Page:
I have to admit, I tense up a little whenever I see “Xbox One Game Preview” in the title of something I’m playing. It’s not that there aren’t some fantastic experiences to be had (because there are!) but these words can also mean dealing with crippling bugs and glitches galore while exploring a fantasy landscape.

Thankfully, Ghost Ship Games has delivered a playable (if still highly incomplete) project to the Xbox One’s experimental wing, and my limited time with Deep Rock Galactic has revealed an innovative adventure about space dwarves that puts a heavy focus on collecting, mining and avoiding too much of the dark.

Deep Rock Galactic is most easily described as a class-based, first-person shooter thanks to its mechanics, and in a certain sense, that’s accurate. The game offers four-player co-op with unique character types that need to work in concert with one another to achieve goals. But – figuratively and literally – there’s so much more below the surface.

While each class has its own unique style of weaponry, all of them share a way to illuminate the game’s endless array of unlit caves. And by “unlit” I don’t mean dim — I mean pitch black. There is no handholding in Deep Rock Galactic, and no gentle glows lighting the way toward a checkpoint. The onus is fully on the player to generate adequate illumination through grenade-like light canisters or other short-lived light sources found in each level to avoid getting hopelessly lost in the tunnels. Each light source only lasts a limited time, increasing the tension tenfold.

I mention the lighting and the danger of losing one’s way because thanks to fully destructible environments and procedurally generated tunnels, no two people will experience Deep Rock Galactic the exact same way, or with the exact same approach. In my short time with it, I have yet to see a repeated moment or predictable pattern of play.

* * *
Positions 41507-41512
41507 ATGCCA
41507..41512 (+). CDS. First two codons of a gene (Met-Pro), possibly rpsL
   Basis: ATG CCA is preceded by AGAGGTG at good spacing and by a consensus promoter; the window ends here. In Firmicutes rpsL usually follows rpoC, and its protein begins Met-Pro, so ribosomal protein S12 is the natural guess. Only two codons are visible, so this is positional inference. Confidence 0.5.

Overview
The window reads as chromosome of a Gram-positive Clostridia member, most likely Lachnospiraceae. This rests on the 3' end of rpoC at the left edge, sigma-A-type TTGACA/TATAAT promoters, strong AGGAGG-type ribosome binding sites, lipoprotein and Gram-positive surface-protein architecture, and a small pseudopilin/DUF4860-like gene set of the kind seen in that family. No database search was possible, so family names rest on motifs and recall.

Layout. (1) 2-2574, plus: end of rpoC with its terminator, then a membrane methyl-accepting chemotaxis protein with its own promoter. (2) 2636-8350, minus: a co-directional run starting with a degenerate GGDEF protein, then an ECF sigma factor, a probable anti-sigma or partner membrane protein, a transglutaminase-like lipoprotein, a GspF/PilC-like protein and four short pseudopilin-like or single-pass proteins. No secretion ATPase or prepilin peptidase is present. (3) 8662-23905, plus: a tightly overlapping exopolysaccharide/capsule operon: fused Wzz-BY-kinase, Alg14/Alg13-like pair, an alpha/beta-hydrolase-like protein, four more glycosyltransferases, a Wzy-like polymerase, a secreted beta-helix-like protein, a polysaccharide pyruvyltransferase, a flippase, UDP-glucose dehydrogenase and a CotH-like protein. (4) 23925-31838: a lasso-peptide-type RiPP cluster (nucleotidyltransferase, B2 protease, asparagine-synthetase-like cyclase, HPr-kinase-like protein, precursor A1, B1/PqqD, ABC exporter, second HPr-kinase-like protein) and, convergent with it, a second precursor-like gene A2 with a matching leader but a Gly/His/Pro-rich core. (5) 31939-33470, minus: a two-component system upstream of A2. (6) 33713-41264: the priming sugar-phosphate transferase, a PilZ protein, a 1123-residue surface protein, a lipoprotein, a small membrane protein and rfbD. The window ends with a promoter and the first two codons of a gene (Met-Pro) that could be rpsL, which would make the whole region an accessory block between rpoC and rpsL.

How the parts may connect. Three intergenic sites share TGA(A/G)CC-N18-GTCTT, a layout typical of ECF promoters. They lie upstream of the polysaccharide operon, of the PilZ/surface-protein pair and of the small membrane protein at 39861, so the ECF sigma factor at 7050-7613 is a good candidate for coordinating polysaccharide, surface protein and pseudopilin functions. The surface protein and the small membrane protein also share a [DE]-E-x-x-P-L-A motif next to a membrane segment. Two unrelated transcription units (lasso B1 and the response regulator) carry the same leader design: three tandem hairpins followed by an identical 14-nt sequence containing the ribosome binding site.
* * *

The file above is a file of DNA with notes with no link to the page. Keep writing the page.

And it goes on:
Once lit, these randomly-bored tunnels and caverns hold a litany of loot and a seemingly endless onslaught of enemies. Working together, teams must use miniguns, flamethrowers, and other specialty gadgets to stave off alien attacks while also mining precious minerals for their people back home. However, player-generated light only lasts for a short amount of time, so there’s a stressful juggling act happening between maintaining visibility, holding aliens back, and locating precious natural resources.

Oh, and of course, all this is happening on a time limit.

Once a required mineral stash is obtained, players then begin a mad dash back to the surface. After a successful mission, players level up based on loot, performance in battle, and time left on the clock. It’s a fairly basic structure, but one that works thanks to the intensity of the formula and a race against time.

Deep Rock Galactic is best played with friends since that offers users the best chance to conquer each task with strategy. Thankfully, the game doesn’t alienate solo players or even pairs. Instead, DRG reduces the number of enemies that appear and provides companion robots that perform some tasks (lighting areas, digging, and so on) that real-life co-op buddies would normally handle. While getting a group together seems like the best way to attack Deep Rock Galactic, players shouldn’t shy away from the title if they have fewer than four people.

In terms of visuals, DRG is good so far, sporting a simple, flat-colored aesthetic that has appeal. However, I did notice some severe clipping and screen tear during intense battles. It will be interesting to see how these elements evolve and improve as the game moves closer to completion.

At this point, Deep Rock Galactic offers an interesting blend of older and newer game elements, frantic action, and some genuine moments of intensity to spice everything up. It’s far from being done, but there’s a lot of game here already, and I’m assuming there’s more to come.

 

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Brad Bortone

An avid gamer since his aunt brought home a pile of unbranded Game & Watches from Japan, Brad Bortone has spent most of his writing and editing career trying to get into the gaming industry. It looks like it finally worked.

When not writing for Gamecritics, Brad spends his days managing several sports and entertainment websites, handling several freelance writing contracts, and occasionally playing the role of "Dad" when time permits.

Brad is also the only guy on this staff who prefers the Xbox One to other platforms. And he's not budging on that one bit.
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